AMI #7

Science has always seemed to be a somewhat closed area of study. John Wilbanks writes that “the paper-based status quo relies on strictly enforced barriers to public access that prevent the rapid dissemination of vital knowledge”. He continues to write about the changing nature of the industry, with the digital revolution pushing content online, with physical scientific journals (eventually) becoming obsolete. While this is not a new phenomenon with other media such as books, music, movies and television all becoming digitised, it does bring into light the issues surrounding the accessibility of this information.

While we should, as a society, attempt to close the gap between the educated and less educated, the digitisation of these journals may hinder this attempt. Whereas before, a person who wished to view these journals could go to a library and do so, online versions of the same information require a username and password to access the information. While the information is indeed meant to be read by a certain section of society – educators, scientists, students etc – the information should not by any means be limited to them, and it seems this is what will transpire when paper journals cease to be produced.

Education is no longer seen as a privilege but a right, and the means to achieve this education would seemingly fall under this idea. Thus, while technology is indeed advancing and will see the field of science make great leaps and jump in the upcoming years, the distribution of this information needs to be made available to any person who seeks it.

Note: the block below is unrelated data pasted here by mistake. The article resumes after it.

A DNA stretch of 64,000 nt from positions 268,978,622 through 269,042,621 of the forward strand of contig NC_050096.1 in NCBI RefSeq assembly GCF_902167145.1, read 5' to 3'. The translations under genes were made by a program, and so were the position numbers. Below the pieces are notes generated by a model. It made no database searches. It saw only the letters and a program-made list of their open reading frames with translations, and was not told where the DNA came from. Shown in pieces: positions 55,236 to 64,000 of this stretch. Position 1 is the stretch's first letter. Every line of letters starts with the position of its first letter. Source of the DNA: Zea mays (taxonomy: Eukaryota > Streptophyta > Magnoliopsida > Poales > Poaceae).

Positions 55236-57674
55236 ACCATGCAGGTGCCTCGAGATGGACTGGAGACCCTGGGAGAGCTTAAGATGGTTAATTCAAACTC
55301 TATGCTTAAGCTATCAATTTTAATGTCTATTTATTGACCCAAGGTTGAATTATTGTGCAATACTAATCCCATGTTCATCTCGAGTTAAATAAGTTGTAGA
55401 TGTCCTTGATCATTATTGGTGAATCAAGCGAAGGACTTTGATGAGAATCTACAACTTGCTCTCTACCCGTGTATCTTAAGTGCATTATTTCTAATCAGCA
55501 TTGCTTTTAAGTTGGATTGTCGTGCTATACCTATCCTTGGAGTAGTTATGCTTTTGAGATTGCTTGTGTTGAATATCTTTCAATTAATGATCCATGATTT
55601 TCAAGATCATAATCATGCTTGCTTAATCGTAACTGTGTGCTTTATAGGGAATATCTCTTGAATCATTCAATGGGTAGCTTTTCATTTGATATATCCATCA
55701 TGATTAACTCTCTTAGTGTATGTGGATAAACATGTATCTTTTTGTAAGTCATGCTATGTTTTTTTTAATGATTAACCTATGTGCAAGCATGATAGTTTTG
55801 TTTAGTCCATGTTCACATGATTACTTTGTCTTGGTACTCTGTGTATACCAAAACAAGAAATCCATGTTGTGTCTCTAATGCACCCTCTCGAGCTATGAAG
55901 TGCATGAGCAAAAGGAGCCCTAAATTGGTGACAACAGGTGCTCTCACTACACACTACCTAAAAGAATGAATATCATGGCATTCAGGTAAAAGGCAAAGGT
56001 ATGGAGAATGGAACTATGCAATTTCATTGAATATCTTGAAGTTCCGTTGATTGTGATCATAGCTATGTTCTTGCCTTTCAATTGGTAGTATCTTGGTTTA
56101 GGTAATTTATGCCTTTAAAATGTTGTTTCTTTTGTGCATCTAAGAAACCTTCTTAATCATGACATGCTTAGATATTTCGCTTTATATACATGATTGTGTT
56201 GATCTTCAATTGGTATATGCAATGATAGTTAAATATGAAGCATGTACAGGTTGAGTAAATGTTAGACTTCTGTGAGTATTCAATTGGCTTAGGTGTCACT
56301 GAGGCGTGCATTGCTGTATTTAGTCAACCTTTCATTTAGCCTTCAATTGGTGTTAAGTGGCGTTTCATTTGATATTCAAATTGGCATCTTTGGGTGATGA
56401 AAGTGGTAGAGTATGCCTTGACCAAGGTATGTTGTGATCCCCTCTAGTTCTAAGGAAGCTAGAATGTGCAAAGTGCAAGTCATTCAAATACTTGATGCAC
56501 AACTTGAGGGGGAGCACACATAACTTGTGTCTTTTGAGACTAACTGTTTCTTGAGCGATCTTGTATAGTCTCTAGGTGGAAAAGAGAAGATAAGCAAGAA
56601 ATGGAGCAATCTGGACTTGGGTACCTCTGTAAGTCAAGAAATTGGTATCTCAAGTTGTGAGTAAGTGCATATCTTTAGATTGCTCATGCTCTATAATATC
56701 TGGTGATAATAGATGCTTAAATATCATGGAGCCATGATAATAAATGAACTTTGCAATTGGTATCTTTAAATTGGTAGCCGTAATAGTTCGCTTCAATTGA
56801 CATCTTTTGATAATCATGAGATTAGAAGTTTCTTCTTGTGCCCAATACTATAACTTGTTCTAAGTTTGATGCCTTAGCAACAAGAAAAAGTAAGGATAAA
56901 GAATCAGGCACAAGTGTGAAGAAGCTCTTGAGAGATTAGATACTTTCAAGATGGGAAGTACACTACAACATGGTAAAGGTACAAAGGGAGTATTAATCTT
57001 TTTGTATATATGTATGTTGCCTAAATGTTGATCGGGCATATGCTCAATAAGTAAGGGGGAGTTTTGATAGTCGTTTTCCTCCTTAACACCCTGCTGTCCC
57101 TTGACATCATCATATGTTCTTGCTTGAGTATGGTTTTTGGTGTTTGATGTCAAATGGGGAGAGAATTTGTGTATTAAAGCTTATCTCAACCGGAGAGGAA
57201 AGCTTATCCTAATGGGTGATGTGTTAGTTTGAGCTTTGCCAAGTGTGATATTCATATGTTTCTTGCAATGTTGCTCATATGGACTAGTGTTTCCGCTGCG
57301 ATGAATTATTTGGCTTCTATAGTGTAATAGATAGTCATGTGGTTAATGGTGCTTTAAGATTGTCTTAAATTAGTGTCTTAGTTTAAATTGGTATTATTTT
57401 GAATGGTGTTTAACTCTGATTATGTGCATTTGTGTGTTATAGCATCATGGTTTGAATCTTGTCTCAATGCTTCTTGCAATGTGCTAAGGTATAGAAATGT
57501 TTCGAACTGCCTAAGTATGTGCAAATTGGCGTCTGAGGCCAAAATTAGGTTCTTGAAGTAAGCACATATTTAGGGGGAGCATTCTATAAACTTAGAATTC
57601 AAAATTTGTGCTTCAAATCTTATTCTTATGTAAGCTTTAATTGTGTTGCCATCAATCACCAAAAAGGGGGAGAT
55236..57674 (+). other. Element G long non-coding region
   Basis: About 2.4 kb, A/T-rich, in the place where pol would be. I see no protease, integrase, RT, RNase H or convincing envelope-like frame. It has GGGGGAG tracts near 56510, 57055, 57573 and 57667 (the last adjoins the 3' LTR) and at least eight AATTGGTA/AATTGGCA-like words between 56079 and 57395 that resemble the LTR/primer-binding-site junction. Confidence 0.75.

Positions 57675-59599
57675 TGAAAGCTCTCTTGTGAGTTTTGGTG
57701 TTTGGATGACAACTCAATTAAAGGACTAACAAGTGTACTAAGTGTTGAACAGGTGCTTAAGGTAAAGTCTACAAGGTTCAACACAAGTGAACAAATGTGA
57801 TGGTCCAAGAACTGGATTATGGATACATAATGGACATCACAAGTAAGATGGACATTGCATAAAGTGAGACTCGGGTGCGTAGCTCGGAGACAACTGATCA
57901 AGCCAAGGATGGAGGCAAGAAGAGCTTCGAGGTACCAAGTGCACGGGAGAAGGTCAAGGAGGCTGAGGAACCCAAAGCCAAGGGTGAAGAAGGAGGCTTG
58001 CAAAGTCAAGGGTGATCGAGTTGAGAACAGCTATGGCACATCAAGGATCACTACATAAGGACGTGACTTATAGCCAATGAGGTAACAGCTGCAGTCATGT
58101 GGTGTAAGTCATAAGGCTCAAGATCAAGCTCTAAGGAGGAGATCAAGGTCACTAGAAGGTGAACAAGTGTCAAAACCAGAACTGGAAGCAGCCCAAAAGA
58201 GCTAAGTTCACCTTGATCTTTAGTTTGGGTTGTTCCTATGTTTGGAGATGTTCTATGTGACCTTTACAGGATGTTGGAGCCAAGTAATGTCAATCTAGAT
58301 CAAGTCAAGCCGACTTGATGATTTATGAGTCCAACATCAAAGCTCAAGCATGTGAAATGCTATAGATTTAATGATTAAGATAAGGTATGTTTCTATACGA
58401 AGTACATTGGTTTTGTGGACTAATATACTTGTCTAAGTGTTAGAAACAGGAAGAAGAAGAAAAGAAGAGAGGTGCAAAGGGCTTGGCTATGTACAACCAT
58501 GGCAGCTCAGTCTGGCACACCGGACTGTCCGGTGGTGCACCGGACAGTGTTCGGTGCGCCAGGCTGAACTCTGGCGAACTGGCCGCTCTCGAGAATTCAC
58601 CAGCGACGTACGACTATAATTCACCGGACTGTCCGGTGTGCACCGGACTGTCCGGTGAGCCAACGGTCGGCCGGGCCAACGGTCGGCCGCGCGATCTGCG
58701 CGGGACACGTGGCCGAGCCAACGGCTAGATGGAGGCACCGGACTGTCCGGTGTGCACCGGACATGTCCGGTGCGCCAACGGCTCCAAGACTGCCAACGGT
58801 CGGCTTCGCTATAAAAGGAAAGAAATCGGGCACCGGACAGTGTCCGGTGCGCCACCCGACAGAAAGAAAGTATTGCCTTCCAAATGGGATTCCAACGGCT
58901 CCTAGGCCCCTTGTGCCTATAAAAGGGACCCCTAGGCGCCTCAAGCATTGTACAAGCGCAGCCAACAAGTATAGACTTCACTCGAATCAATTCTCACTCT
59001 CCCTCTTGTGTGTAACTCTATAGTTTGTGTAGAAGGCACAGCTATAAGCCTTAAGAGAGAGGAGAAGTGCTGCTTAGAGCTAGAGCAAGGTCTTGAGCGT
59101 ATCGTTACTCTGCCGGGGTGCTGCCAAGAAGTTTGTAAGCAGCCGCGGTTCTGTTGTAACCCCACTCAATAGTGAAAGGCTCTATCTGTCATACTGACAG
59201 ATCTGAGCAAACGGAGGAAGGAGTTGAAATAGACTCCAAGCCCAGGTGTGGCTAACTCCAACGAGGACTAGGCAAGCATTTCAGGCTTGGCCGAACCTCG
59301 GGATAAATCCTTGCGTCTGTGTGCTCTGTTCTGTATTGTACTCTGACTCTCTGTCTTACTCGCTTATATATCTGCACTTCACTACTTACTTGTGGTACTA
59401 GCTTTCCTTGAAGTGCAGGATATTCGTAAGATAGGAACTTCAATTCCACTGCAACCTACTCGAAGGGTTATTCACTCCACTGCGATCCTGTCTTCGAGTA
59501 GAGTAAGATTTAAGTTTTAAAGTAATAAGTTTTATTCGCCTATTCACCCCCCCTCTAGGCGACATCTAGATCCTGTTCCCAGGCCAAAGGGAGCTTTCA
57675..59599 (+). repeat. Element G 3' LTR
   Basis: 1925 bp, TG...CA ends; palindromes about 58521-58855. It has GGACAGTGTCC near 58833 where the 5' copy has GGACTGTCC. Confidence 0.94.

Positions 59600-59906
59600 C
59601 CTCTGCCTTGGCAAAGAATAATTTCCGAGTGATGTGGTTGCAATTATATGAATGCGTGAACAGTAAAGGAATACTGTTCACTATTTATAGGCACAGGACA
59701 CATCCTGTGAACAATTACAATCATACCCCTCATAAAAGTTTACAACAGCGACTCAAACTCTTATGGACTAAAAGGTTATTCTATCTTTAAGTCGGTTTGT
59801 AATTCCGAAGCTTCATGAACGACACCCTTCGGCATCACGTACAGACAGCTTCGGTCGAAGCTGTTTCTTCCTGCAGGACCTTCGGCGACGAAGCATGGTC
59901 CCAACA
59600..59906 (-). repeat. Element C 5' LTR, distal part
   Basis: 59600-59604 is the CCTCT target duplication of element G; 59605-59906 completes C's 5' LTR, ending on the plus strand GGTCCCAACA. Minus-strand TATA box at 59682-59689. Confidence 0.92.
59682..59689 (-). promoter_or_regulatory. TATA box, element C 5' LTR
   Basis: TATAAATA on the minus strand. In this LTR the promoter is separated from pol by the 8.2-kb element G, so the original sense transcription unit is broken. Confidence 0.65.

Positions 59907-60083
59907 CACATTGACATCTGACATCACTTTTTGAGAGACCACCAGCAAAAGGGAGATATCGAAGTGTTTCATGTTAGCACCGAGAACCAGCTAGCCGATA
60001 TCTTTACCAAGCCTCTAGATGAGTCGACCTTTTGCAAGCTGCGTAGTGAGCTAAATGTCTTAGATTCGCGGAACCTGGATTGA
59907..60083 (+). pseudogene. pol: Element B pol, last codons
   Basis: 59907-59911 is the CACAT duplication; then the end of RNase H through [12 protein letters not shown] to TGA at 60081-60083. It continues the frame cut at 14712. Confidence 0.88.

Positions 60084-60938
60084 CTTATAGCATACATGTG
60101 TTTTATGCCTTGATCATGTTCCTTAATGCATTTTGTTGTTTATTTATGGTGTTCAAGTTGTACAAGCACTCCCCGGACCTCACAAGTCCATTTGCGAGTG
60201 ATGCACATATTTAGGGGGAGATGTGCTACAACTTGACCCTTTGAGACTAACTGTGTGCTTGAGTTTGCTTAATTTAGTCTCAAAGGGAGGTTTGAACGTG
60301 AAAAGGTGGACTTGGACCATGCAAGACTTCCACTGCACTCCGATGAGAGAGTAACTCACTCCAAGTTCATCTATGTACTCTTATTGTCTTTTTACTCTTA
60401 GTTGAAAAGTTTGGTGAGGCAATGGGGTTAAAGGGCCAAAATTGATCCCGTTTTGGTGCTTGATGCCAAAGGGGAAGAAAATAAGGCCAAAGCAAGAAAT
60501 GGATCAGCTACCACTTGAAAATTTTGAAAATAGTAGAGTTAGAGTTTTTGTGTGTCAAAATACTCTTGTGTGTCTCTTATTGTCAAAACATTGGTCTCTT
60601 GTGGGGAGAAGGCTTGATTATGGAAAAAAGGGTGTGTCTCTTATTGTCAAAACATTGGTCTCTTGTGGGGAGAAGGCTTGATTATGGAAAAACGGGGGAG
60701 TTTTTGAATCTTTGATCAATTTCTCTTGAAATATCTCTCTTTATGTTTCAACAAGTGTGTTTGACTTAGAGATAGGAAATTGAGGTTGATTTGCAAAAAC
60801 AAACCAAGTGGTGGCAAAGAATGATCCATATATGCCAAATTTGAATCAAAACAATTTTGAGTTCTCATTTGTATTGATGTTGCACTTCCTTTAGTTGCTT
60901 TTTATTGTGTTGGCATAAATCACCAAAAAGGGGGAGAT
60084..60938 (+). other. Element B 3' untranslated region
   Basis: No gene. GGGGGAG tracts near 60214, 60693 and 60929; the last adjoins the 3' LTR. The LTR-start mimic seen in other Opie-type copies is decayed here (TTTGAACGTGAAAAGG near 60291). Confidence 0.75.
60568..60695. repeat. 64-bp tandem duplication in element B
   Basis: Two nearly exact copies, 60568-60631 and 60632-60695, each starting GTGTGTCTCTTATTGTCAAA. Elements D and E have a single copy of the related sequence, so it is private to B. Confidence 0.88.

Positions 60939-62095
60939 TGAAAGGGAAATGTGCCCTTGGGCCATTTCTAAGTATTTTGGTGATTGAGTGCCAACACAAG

Wilbanks eloquently states this when he remarks that:

“Science publishing isn’t just an industry. It’s also the core factory for knowledge transfer in the world. It has been since 1665, when the first journal was published asPhilosophical Transactions of the Royal Society. And we need to think about the knowledge first—that’s why these were called philosophical transactions, not economic ones”.


Wilbanks, J., 2011. On Science Publishing. Available at: <> Accessed: 10 May 2011

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